The two authors of “The Health Delusion” also go into the genesis of the Antioxidants Scam and explain that, not surprisingly, it was observational studies which were responsible for the medical nonsense. Observational studies cannot, by definition, establish a causative relationship. They are good to postulate correlations – but not cause and effect. Once interventional studies were performed (to test the hypothesized cause and effect between antioxidants and health), the erroneous nature of the antioxidant theory became apparent quickly:

“(…)the studies extolling the virtues of vitamin pills were largely ‘observational’.

This means they reported what appeared to happen to groups of people taking vitamins.

However, subsequent ‘intervention studies’ (that is, more rigorous clinical trials  involving placebo groups) have failed to show such dramatic results.

‘Not only did the intervention studies show no positive effects from antioxidant supplementation, but also a worrying trend of increased harmful effects was emerging,’ they say.

‘The omens weren’t good. Cancer, heart disease and mortality — the very things antioxidants were supposed to protect us against — were increased in those who supplemented their diet.’”

http://www.dailymail.co.uk/health/article-2147771/Ignore-hype-antioxidant-supplements-Why-daily-vitamin-pills-INCREASE-risk-disease.html#ixzz36KcaXYXa

One can’t really make it any clearer than that. A highly recommended and succinct read. Continuing with the British theme, already in 2004 the BBC wrote “Doubt cast on free radical theory” and cites Dr. Tony Segal from the University College London:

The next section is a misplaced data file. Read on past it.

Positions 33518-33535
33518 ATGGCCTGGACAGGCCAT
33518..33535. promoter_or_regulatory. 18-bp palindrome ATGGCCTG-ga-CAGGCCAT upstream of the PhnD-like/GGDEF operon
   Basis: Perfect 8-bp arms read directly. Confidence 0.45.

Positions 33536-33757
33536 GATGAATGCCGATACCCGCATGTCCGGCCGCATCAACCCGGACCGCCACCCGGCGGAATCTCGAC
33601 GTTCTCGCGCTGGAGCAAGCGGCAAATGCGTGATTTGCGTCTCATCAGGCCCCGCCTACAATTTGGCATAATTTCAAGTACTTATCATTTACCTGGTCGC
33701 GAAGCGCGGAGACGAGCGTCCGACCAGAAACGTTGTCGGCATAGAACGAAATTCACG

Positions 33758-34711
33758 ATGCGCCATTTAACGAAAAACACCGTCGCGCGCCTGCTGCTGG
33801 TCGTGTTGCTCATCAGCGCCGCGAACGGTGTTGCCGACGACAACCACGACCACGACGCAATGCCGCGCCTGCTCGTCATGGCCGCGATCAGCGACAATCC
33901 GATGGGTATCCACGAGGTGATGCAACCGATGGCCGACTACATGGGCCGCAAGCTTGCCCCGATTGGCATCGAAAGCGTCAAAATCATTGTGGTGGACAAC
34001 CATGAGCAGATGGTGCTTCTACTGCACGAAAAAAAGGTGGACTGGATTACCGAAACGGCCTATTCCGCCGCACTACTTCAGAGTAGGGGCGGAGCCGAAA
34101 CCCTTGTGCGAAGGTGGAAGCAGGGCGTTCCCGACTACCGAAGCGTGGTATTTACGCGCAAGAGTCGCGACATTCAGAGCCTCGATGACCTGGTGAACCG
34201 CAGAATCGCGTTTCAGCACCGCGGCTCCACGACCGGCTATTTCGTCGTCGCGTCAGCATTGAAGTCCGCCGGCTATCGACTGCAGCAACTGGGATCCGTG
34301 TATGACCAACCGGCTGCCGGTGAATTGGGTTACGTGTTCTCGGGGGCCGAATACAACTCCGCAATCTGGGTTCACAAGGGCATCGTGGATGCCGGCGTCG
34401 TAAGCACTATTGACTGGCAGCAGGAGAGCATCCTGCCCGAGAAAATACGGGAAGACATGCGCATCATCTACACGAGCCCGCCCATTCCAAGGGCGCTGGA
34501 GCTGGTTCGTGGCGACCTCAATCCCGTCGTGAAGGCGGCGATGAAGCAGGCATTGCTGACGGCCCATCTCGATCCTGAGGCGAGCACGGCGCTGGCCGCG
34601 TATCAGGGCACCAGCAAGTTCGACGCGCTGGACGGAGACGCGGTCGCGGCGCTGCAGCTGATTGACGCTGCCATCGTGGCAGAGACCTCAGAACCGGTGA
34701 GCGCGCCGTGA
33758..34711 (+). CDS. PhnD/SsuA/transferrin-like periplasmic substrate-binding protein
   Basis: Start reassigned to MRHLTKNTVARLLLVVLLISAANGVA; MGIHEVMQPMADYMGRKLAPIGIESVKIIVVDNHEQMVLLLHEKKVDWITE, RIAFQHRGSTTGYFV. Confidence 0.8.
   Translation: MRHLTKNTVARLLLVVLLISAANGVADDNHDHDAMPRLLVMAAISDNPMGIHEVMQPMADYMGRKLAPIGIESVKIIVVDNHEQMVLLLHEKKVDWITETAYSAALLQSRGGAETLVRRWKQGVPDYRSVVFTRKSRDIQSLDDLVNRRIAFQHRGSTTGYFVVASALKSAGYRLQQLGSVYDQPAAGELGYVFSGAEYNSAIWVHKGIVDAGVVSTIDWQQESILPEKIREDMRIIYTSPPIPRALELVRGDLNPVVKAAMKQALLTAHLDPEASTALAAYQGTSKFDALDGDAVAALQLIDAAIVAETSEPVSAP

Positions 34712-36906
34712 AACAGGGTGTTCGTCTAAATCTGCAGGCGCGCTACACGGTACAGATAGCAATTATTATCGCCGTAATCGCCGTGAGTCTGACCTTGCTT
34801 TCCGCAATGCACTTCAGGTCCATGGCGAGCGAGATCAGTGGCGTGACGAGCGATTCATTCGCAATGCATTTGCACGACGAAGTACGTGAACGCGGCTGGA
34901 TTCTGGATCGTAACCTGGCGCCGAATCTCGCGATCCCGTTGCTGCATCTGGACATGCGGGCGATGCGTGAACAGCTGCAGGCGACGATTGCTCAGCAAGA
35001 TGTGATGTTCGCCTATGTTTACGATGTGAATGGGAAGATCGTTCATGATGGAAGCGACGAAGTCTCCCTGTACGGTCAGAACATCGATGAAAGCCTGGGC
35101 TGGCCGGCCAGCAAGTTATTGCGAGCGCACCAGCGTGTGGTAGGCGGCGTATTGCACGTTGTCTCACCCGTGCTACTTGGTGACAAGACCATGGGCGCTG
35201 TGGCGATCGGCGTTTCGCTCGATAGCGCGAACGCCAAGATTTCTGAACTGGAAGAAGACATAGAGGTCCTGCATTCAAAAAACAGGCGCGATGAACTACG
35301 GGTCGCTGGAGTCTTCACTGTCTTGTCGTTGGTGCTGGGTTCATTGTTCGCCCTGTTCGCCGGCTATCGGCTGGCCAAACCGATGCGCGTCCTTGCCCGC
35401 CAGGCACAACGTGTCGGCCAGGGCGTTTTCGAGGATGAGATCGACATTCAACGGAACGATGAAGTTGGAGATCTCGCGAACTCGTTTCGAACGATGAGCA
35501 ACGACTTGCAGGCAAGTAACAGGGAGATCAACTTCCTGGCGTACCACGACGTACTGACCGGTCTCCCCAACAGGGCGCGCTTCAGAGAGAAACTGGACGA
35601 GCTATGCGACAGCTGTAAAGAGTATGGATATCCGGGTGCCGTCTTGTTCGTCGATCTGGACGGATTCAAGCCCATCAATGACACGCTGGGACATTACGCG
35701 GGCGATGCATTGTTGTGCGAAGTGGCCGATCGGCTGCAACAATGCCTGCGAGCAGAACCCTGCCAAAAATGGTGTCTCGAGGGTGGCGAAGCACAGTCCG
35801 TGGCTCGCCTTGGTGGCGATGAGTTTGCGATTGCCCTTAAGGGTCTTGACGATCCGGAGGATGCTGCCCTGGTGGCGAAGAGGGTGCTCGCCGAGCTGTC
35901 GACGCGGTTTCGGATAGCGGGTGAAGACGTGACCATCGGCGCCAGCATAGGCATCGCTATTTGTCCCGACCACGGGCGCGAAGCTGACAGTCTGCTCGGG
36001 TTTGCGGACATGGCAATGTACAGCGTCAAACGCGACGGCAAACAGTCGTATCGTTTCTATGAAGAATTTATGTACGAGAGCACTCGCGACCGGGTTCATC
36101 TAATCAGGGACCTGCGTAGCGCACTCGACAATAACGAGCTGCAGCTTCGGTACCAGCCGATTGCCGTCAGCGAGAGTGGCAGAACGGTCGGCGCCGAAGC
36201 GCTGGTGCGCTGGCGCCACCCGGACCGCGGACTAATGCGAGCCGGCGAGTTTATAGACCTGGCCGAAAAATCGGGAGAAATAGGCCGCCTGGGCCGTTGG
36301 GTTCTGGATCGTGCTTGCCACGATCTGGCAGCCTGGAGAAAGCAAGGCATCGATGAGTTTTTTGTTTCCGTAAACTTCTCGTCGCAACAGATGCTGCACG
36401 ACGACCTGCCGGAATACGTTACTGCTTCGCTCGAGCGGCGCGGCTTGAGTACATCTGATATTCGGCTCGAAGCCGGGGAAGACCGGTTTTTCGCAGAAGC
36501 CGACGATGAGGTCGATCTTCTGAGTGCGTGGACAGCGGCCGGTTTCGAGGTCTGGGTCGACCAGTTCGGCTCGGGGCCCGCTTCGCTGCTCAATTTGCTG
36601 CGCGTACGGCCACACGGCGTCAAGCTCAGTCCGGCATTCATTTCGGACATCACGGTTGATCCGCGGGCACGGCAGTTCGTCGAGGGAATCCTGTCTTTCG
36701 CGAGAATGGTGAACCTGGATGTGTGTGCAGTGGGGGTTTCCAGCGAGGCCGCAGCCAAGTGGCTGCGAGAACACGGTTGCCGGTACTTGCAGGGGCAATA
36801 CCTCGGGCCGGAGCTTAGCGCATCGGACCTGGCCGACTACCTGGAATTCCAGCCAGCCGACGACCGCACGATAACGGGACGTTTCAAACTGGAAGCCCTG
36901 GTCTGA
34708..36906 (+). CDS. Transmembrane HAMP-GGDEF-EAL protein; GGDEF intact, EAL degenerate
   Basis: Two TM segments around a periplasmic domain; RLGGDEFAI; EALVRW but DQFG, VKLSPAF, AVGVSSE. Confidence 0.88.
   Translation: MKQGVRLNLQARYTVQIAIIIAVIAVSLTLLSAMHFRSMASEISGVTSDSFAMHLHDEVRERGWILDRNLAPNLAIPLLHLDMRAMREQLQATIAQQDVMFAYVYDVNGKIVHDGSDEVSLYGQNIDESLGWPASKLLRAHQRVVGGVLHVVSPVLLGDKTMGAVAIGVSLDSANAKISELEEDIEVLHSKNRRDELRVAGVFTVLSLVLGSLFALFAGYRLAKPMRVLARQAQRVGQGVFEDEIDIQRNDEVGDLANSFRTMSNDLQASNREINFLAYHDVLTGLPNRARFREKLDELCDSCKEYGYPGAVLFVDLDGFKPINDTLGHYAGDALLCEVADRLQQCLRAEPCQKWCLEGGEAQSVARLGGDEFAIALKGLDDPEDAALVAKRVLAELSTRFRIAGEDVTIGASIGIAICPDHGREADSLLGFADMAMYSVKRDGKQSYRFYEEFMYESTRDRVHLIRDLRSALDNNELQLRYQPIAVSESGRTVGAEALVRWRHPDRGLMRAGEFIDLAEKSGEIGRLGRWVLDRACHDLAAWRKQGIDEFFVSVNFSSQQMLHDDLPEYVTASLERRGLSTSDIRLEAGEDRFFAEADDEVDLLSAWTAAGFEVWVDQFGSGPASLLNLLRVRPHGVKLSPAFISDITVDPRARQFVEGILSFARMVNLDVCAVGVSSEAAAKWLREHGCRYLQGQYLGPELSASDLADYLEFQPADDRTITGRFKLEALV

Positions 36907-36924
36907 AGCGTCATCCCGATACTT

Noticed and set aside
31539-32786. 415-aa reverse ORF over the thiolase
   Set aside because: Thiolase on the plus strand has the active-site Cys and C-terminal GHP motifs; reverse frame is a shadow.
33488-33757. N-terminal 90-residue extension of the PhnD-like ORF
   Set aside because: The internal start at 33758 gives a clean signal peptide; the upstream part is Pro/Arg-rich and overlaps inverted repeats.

“Many patients might be using expensive antioxidant drugs based upon completely invalid theories as to their therapeutic potential.

All the theories relating to their causation of disease by oxygen free radicals, and the therapeutic value of antioxidants must, at the very least, be re-evaluated.”

Saving the best for last: the new book (which I haven’t read yet) by oxygen crusader par excellence, Prof Randolph M Howes MD, PhD called “Reactive Oxygen Species vs. Antioxidants: The Oxypocalypse or The War That Never Was”. The synopsis alone gives a beautiful smack down of the popular antioxidant crapola:

“Recommended use of antioxidant vitamins to treat varied medical maladies is based on the invalidated free radical theory. The continued non-acceptance of the null findings of over 500 clinical trials on vitamin and antioxidant supplements has no scientific basis or biochemical plausibility. The underlying principles of the free radical theory have been proven to have repeated unreliability. It fails to meet the requirements of the scientific method and lacks reproducibility. Yet, the multi-billion dollar antioxidant supplement industry continues to thrive and trumpet false claims for their potentially harmful products. No doubt, excessive intake of antioxidant vitamins results in increased risk of heart disease, cancer, strokes and overall mortality. A working knowledge of redox chemistry is essential to understanding the hundreds of failed trials testing the efficacy of antioxidant supplements and antioxidant vitamins. Normal redox homeostasis may be pathologically disturbed by overzealous use of antioxidants. My UTOPIA and ROS insufficiency theories present a new perspective more correctly informed by the most contemporaneous experimental findings and by the most reliable clinical trials and studies. In short, electronically modified oxygen derivatives (EMODs) are essential for human existence and protection. An EMOD insufficiency “allows” for the development of a multitude of disease entities, including infections, non-healing wounds, infertility, tumor development, arteriosclerotic blockages, and cancer growth and metastasis. There never has been a “war” between EMODs and antioxidants.”

p.